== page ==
Turkish Journal of Agriculture and Forestry




This paper examines wood anatomy as it relates to safranine solution penetration in Samanea saman, which belongs to the family Mimosoideae and is native to Bangladesh. The wood of this species was characterized by diffuse-porous vessels with simple perforations, alternate and opposite vestured intervessel pits, gums in heartwood vessels, vascicentric paratracheal axial parenchyma, lozenge-aliform, confluent prismatic crystals in fiber, and chambered axial parenchyma cells. Different anatomical features affect longitudinal and lateral liquid permeability. Herein microstructures that controlled liquid penetration are described and compared. We observed that ray cell lumen diameter, end-wall pit number and diameter, ray cell length, vessel number, and both vessel and fiber diameter and length affected the depth of liquid flow. Safranine solution formed a meniscus while traveling through different types of cells. Air trapped in capillaries blocked safranine solution penetration. Following a go-stop-go cycle, the speed of penetration slowly decreased over time.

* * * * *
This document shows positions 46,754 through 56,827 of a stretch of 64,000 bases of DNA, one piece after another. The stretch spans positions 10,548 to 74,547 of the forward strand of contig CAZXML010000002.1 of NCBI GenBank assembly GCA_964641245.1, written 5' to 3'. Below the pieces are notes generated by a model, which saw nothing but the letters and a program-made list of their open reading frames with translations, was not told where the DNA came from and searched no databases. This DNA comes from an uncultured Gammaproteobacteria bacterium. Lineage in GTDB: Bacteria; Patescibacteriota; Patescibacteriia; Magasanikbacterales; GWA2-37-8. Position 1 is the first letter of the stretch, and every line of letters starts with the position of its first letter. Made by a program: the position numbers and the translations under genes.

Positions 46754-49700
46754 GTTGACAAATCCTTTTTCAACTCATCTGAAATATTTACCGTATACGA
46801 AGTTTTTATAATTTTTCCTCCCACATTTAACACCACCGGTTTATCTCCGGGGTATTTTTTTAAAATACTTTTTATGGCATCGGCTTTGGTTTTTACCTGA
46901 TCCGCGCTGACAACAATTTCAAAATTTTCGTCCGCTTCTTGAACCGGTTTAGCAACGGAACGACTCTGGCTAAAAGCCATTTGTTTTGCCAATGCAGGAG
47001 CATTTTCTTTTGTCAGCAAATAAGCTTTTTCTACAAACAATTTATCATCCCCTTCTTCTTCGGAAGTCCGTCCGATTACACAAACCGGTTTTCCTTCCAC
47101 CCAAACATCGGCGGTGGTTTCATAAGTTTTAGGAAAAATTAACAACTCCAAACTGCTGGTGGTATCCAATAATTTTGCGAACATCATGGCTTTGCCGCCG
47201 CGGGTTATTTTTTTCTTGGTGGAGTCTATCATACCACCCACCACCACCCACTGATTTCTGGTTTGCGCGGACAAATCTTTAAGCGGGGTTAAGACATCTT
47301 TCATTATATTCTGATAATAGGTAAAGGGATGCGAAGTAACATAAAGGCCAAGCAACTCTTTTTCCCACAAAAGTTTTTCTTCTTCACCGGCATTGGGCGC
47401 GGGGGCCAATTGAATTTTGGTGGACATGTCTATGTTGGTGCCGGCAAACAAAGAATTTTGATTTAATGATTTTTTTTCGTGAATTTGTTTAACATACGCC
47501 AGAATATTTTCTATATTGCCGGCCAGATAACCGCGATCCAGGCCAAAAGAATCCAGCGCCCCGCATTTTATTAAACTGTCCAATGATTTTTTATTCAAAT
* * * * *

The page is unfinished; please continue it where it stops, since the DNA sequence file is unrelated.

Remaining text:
Wood anatomy, hardwood, safranine solution, meniscus, capillary phenomenon

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